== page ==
[/Personal/Technology] permanent link

2008 Apr 26 - Sat

Latent Brain Power

In an article or two ago, I made a brief mention of MapServer in relation to throwing together a mixture of data types regarding Bermudian Visual Features.

I was thinking a little later on that this exercise becomes one of building a spatial/temporal complex of meanings. I then got to thinking about this visually. What if one could take a slider or a bounding box and zoom in on a part of the island, and then zoom around in time space. It would be interesting to see what the hot spots were, and what they were about. It would become what could be described as a space/time based Wikipedia for Bermuda, or any location for that matter. Information is one thing, but navigating it and relating it is another matter entirely.

Something like this would only be possible through the Collective Intelligence of users.

The article mentions that many many people have contributed many many hours to making wikipedia the huge compendieum that it is.

But the article goes on to say that there are still many many people out there who have more time on their hands than they know what to do with. Lots of people have hobbies, do public service, take care of families, etc. But how many more vegetate on the couch in front of the 'one eyed monster' known as the TV?

This reminds me of the fact that there must be millions of computers out there sitting idle, wasting energy, waiting for something to do. Instead of illigimately using these free cycles to spew forth harmful spam, what if we could harness them into catalogueing, or storage, or analysis, or ...

Seagate just sold its billionth hard drive. If we take a billion drives times a billion bytes each (probably a woefully inadequate estimate), that is a lot of data, and probably underutilized at that.

It is also said that we, as humans, utilize less than ten percent of our brain capacity. And if less than ten percent of the population is mentally active (doing something other than passively watching preprogrammed images pass through their retinas into the blackhole of vicarious experience), that represents lots of wasted capability for enhancing humanity.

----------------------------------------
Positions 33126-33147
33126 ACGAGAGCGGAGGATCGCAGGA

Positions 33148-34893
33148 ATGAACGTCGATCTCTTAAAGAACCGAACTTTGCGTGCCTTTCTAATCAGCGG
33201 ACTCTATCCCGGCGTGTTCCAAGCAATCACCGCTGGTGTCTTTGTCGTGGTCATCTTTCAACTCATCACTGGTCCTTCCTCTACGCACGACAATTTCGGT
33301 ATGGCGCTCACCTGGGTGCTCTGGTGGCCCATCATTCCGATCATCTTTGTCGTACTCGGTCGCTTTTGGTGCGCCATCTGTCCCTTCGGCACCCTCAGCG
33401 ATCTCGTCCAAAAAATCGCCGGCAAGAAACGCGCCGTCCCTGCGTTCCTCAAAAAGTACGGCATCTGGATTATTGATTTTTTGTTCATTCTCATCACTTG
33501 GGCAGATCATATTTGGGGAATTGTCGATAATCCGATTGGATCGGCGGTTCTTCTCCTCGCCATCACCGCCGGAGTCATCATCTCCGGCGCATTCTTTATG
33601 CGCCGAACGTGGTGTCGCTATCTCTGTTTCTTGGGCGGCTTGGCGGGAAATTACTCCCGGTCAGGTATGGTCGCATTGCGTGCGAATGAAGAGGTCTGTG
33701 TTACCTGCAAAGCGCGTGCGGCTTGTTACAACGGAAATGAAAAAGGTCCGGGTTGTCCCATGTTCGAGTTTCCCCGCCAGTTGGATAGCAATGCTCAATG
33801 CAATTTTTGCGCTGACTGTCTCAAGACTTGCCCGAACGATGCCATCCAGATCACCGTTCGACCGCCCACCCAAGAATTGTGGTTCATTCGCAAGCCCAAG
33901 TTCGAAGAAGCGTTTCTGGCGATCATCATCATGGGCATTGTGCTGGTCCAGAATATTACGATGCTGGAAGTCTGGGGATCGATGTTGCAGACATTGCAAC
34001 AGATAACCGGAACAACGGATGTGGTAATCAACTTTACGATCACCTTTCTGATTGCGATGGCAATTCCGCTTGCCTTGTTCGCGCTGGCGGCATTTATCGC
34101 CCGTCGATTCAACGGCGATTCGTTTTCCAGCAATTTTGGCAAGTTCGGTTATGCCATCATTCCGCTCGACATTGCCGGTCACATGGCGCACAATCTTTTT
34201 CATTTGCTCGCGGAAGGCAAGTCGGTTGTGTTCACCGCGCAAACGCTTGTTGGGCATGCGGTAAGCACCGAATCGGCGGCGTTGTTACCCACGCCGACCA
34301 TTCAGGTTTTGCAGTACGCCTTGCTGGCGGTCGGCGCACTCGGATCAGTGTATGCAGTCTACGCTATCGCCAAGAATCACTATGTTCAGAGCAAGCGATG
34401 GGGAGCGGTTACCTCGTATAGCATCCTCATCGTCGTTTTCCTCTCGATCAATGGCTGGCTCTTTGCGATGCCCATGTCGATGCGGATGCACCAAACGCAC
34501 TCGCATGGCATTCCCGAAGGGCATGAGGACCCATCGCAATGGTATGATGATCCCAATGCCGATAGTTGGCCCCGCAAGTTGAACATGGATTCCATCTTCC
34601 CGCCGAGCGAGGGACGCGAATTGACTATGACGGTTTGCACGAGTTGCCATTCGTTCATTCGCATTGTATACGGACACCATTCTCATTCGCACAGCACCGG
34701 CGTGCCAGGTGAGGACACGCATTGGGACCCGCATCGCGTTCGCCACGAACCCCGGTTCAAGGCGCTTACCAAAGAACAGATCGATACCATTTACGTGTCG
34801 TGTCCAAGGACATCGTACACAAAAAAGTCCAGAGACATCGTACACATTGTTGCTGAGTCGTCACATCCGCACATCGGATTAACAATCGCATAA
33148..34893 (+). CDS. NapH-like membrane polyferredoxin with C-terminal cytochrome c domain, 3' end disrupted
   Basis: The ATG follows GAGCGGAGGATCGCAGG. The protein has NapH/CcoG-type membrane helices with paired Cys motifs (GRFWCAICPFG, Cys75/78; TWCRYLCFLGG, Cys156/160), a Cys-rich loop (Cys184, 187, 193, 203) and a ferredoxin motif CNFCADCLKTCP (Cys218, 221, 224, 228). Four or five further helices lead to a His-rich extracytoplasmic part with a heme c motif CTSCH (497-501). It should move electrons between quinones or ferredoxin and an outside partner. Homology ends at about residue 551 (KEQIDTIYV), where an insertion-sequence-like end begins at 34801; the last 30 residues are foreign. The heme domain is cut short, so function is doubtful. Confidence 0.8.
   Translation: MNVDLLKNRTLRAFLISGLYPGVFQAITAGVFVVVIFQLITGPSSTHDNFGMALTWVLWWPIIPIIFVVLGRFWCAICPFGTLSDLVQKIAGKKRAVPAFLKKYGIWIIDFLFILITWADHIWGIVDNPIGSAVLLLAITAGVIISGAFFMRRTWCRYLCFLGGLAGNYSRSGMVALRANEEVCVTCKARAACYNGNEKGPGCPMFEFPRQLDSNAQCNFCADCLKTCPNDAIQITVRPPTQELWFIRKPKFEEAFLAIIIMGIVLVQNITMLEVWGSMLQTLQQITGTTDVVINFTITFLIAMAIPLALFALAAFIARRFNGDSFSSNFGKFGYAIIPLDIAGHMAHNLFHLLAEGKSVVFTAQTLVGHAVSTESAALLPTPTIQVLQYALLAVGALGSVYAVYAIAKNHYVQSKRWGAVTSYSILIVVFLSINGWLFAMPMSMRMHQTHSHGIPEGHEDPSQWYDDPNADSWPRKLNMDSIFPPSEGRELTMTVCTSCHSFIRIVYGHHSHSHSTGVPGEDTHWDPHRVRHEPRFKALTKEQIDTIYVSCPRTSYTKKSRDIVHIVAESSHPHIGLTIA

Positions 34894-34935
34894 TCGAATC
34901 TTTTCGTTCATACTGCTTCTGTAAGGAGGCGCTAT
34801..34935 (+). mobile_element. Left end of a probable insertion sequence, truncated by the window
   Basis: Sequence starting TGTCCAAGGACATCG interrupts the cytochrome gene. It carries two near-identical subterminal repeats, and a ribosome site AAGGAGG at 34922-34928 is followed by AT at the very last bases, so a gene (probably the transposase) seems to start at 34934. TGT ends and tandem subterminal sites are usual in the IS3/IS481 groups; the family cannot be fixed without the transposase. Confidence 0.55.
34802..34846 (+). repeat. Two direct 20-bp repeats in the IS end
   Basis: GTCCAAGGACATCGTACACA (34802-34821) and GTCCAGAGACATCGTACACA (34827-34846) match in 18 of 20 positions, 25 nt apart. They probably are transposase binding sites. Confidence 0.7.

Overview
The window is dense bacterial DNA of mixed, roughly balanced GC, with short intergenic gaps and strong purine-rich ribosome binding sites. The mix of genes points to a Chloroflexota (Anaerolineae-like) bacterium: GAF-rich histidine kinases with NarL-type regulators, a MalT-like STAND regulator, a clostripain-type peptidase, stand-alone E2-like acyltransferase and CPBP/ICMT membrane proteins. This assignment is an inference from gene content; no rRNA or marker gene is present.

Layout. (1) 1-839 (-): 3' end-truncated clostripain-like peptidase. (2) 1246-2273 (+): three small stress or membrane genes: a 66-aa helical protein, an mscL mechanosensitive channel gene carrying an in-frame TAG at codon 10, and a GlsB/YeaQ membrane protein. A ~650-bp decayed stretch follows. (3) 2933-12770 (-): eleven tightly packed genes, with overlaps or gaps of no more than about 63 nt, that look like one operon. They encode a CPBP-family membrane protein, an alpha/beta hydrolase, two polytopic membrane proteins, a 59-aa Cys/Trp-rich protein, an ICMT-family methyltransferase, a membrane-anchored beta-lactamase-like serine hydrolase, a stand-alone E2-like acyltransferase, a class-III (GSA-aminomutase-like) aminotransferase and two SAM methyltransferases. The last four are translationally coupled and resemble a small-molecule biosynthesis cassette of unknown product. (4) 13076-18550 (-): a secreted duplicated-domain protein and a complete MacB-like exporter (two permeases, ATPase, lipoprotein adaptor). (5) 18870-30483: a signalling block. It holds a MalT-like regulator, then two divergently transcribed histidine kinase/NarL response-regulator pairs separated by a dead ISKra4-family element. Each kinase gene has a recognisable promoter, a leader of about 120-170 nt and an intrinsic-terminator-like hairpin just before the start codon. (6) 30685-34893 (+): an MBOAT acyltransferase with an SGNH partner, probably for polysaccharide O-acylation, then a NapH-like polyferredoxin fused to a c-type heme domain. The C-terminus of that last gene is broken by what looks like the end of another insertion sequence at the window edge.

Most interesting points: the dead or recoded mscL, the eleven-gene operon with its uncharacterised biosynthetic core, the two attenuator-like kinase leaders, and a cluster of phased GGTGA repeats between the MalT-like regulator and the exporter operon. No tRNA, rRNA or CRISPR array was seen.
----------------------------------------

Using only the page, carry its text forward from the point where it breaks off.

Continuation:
Robert Heinlein, in one of his science fiction stories, suggested that if we took the top one percent of mankind and moved them off world to start new digs, what remained would be unable to take care of themselves in any organized fashion. Not that we are very good at it as it is.

Anyway, on a positive note, the article seems to think that things might be improving by saying:

Just as people "woke up" during the Industrial Revolution, society is now beginning to emerge from its sitcom-induced stupor to see its cognitive surplus as an asset rather than a crisis. As a result, people are turning to Web 2.0 technologies as an outlet for that brain-power surplus.

With appropriately designed interaction tools, we have a

reasonable hope for carving out enough of ... the collective goodwill of the citizens to create a resource you couldn't have imagined existing five years ago. This isn't the sort of thing that society grows out of. It is something that society grows into."

I'm liking what I am hearing.

[/Personal/Technology] permanent link

2008 Mar 25 - Tue

How Not To Form a Standard

Rob Weir has a blog called An Antic Disposition where he discusses The Disharmony of OOXML. The eloquent center piece of his article is a table representing how various applications represent a smiple text string with one word in red, represented here verbatim:

FormatText ColorText Alignment
OOXML Text<w:color w:val="FF0000"/><w:jc w:val="right"/>
OOXML Sheet<color rgb="FFFF0000"/><alignment horizontal="right"/>
OOXML Presentation<a:srgbClr val="FF0000"/><a:pPr algn="r"/>
ODF Text<style:text-properties fo:color="#FF0000"/><style:paragraph-properties fo:text-align="end" />
ODF Sheet<style:text-properties fo:color="#FF0000"/><style:paragraph-properties fo:text-align="end"/>
ODF Presentation<style:text-properties fo:color="#FF0000"/><style:paragraph-properties fo:text-align="end"/>

Some wag once mentioned that a standard is nice, you have so many from which to choose. The standards writers for OOXML must have had this in mind when they allowed the diversity of Text Coloration and Alignment into the standard. Oh, wait. The applications were written first, then some general bucket was designed to hold the output these applications produced.

As the writer says, it would have been nice to create a 'single standard' and then retrofit the application's output to conform to the file format. If an application needs to store it differently internally, so be it, but conform to some level of operability in the file format. Hmmm, can each application read each other's handiwork? If not, what good is a standard?